Supreme Court refuses immediate reconsideration of its 2016 Nabam Rebia verdict, lists matter for February 21 to hear merits
The Supreme Court on Friday refused to immediately send its 2016 Nabam Rebia verdict that had restrained a Speaker, facing a notice on motion for his removal from deciding disqualification petitions against MLAs under the anti-defection law, for reconsideration to a seven-Judge Bench.
The five-judge Constitution Bench of Chief Justice of India (CJI) D.Y. Chandrachud, Justice M.R. Shah, Justice Krishna Murari, Justice Hima Kohli and Justice P.S. Narasimha observed that the question of referring the 2016 Nabam Rebia verdict to a larger Bench could not be decided in an abstract manner, isolated and divorced from the facts of the case.
It said the Apex Court would first hear the merits of the matter and then decide on referring the same to a larger bench.
The Constitution Bench passed the order on a batch of petitions, which were filed by two rival factions of the Shiv Sena party, led by Chief Minister Eknath Shinde and former Chief Minister Uddhav Thackeray, respectively.
In July, 2022, Maharashtra was plunged into a political crisis, after a change in the state government led to split in the erstwhile Shiv Sena party.
A petition filed by the Uddhav camp had urged the Apex Court to revisit the correctness of the judgment in Nabam Rebia vs Deputy Speaker (2016).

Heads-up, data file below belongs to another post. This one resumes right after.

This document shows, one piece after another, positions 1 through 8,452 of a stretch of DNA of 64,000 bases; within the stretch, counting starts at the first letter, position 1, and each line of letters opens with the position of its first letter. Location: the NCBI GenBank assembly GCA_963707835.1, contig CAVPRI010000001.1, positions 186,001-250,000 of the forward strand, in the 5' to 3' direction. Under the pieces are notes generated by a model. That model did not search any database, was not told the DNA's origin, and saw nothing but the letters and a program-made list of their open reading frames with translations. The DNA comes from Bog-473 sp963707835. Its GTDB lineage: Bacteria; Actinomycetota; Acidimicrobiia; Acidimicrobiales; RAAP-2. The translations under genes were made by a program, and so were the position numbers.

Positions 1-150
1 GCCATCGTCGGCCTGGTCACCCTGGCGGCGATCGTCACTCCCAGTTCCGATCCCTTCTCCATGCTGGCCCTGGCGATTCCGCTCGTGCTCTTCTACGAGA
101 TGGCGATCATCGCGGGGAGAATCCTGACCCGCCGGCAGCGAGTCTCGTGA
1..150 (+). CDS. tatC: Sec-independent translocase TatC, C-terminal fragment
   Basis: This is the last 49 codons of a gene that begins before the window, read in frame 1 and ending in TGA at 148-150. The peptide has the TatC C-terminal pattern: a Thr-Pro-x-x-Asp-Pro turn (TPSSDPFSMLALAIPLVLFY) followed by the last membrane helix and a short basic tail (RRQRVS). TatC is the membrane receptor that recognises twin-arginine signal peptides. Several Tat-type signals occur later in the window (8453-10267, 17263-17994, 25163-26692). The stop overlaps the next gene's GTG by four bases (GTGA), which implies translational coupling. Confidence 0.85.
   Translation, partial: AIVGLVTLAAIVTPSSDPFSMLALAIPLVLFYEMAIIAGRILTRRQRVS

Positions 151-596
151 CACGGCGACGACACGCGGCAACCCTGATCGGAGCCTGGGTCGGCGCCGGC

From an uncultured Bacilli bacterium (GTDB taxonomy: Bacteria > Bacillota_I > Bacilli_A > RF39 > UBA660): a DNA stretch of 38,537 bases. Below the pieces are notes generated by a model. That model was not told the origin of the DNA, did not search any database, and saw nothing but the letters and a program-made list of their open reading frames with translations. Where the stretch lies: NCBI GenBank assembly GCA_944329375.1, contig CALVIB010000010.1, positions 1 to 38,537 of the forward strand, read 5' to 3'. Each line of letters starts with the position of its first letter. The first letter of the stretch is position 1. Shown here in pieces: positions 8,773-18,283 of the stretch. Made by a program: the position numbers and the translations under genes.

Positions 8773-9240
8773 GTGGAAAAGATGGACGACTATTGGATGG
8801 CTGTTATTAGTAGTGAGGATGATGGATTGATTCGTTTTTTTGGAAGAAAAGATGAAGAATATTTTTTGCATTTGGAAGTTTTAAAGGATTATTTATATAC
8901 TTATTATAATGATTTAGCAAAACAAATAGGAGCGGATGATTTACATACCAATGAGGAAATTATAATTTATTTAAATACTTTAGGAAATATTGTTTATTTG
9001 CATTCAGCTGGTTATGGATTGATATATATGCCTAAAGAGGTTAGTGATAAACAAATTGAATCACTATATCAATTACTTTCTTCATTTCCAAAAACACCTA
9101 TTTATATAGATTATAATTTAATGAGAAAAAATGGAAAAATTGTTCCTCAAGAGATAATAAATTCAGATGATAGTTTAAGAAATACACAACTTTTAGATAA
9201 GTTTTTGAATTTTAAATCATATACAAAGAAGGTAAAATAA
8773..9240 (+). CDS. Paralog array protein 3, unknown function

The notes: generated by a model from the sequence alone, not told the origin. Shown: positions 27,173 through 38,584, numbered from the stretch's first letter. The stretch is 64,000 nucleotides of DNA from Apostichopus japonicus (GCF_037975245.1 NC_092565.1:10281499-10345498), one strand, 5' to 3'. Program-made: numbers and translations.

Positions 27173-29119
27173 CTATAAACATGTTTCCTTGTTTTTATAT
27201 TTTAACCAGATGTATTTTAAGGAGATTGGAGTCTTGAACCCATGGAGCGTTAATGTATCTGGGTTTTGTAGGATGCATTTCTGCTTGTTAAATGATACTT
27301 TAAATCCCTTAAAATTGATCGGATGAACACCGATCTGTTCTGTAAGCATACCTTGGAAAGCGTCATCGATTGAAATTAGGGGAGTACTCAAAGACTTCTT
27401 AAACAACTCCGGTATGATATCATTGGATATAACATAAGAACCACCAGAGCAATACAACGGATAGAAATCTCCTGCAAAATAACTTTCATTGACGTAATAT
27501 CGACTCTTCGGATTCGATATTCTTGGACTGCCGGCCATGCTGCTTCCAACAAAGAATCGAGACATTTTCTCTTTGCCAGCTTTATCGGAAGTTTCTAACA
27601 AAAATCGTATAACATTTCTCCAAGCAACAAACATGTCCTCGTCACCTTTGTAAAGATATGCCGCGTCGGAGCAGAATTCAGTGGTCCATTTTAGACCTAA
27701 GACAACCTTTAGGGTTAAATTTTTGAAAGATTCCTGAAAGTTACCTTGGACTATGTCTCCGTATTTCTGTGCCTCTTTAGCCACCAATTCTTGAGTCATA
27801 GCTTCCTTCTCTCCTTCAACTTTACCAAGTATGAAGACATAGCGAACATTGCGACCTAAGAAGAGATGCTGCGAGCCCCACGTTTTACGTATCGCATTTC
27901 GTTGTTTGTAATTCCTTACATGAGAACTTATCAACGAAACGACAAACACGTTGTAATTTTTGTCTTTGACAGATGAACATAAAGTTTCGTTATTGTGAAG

In Nabam Rebia case, then Chief Justice J.S. Khehar and Justice Deepak Misra had ruled that the Speaker cannot decide disqualification petitions under the anti-defection law (10th schedule of the Constitution), if a notice under Article 179(c) of the Constitution for removal was pending.
However, Justice M.B. Lokur in his verdict, had observed that this point did not arise in the case.
The Constitution Bench today observed that it has to be ascertained from the facts of the case whether the principles of Nabam Rebia were attracted in the instant case and fixed the matter for further hearing on February 21.
The Apex Court had conducted consecutive hearings on the matter for three days and reserved its verdict on Thursday.
Earlier on Wednesday, the Bench had observed that the Governor of a State should not have a say in the formation of the government. The top court of the country had said that when a government was formed, the Governor was asked to give a trust vote, but he should abstain from entering the political arena.